Archived Opinion

School boards need to fight the good fight

op frThe Haywood County School Board narrowly voted (5 to 4, with Chairman Chuck Francis breaking a tie) to contribute money toward a lobbying effort by the N.C. School Boards Association. The decision is the right one given the current situation in Raleigh and hopefully will be money well spent.

Lobbying is a catchall phrase that often has a negative connotation. I get that. When business groups direct thousands of dollars to candidate campaigns and then try to use that support to influence legislation, things often get sleazy. We’ve all read about it happening too many times.

And lobbying efforts by public employee unions very often ruffles feathers. The N.C. Association of Educators is an important group — and I personally agree with much of its legislative agenda — but there’s no doubt the GOP-led legislature in North Carolina and this group have been butting heads. In fact, at campaign forums around our counties during this past election, there was a very noticeable friction between GOP lawmakers and teachers. 

Our own Sen. Jim Davis, R-Franklin, wrote in this newspaper that he believes the NCAE is an outright supporter of the Democratic Party. From my perspective, it seems a better way to put that would be to say the NCAE supports candidates who support their agenda. More Democrats are in that camp than Republicans, hence the NCAE’s support of those candidates.

Anyway, the reality is that the School Boards Association will likely have a better chance of influencing this particular legislature than the NCAE. This organization of elected school board members is very similar to the N.C. League of Municipalities or the N.C. Association of County Commissioners. These groups are generally well respected in the legislature and get the ear of the leadership, particularly since many state lawmakers began their political careers as town board members, county commissioners or school board members.

And what is it the School Board Association wants? Their legislative agenda is pretty straightforward and can be found at

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You know, I’ve had two kids graduate from public schools and a third nearly there. My wife is a teacher, and I’ve been on PTOs and advisory councils throughout my children’s educational years. So I just don’t like it when the General Assembly — Democrats or Republicans — votes to take resources away from schools.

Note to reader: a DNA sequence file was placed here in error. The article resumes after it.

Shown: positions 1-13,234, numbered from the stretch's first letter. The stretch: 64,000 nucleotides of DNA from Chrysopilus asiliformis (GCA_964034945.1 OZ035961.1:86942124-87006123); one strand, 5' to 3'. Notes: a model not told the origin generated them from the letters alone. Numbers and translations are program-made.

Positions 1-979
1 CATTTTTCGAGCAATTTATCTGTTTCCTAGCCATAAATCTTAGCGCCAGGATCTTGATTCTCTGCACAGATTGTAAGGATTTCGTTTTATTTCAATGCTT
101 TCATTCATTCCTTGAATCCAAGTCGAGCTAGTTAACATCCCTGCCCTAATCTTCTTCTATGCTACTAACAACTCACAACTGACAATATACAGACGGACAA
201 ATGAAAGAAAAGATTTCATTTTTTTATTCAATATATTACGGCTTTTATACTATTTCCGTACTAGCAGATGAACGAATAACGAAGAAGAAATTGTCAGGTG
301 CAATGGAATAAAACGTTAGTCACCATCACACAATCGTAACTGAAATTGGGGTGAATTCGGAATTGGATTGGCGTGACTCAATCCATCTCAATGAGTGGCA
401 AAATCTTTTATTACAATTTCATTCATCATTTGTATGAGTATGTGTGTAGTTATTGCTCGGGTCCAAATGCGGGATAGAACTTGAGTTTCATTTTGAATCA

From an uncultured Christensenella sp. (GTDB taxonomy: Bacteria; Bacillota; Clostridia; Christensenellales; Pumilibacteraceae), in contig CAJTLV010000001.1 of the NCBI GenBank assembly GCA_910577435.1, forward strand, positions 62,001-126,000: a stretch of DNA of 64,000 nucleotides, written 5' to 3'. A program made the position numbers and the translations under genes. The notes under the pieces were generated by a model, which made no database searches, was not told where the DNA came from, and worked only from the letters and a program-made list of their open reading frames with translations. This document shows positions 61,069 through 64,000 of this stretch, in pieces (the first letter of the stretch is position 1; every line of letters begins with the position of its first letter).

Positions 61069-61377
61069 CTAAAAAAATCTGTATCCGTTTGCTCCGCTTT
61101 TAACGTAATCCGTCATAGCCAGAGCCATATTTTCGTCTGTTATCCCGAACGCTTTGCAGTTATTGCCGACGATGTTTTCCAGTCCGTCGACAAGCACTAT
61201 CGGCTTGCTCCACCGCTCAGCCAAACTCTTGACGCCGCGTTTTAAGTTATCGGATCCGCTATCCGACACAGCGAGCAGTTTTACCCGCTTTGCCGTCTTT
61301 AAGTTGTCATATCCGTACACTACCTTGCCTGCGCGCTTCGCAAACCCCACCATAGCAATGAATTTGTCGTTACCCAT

And that’s just what has happened. To sum up what has happened since the 2012 Republican revolution in the N.C. General Assembly, I’ll quote from an article written by Duke University Professor Helen Ladd and Edward Fiske, who is a former education editor of the N.Y. Times and edits the Fiske Guide to Colleges. This appeared in the Raleigh News and Observer last September:

“Since taking power in 2012 Gov. Pat McCrory and the Republican leaders have enacted a series of efforts aimed at weakening the state’s commitment to public education. They have, among other things, reduced the number of classroom teachers, teacher assistants, assistant principals, guidance counselors and nurses in North Carolina schools. They have cut funding for textbooks and other learning materials and eviscerated teacher professional development — all the while giving favored treatment to charters and adopting a voucher program that diverts funds from public schools and puts them in the hands of religious and other private schools immune from private accountability.”

In my humble opinion, the vote and our public school system are the two great equalizers in this country. One’s a right, the other is an institution, but it’s the two together that have helped mold the culture of the great middle class that is this country’s greatest asset. 

So if we must work to shore up what I’d call an assault on our public schools, then let’s do it. If that means lobbying by our elected state school boards, then more power to the them.

(Scott McLeod can be reached at This email address is being protected from spambots. You need JavaScript enabled to view it..)

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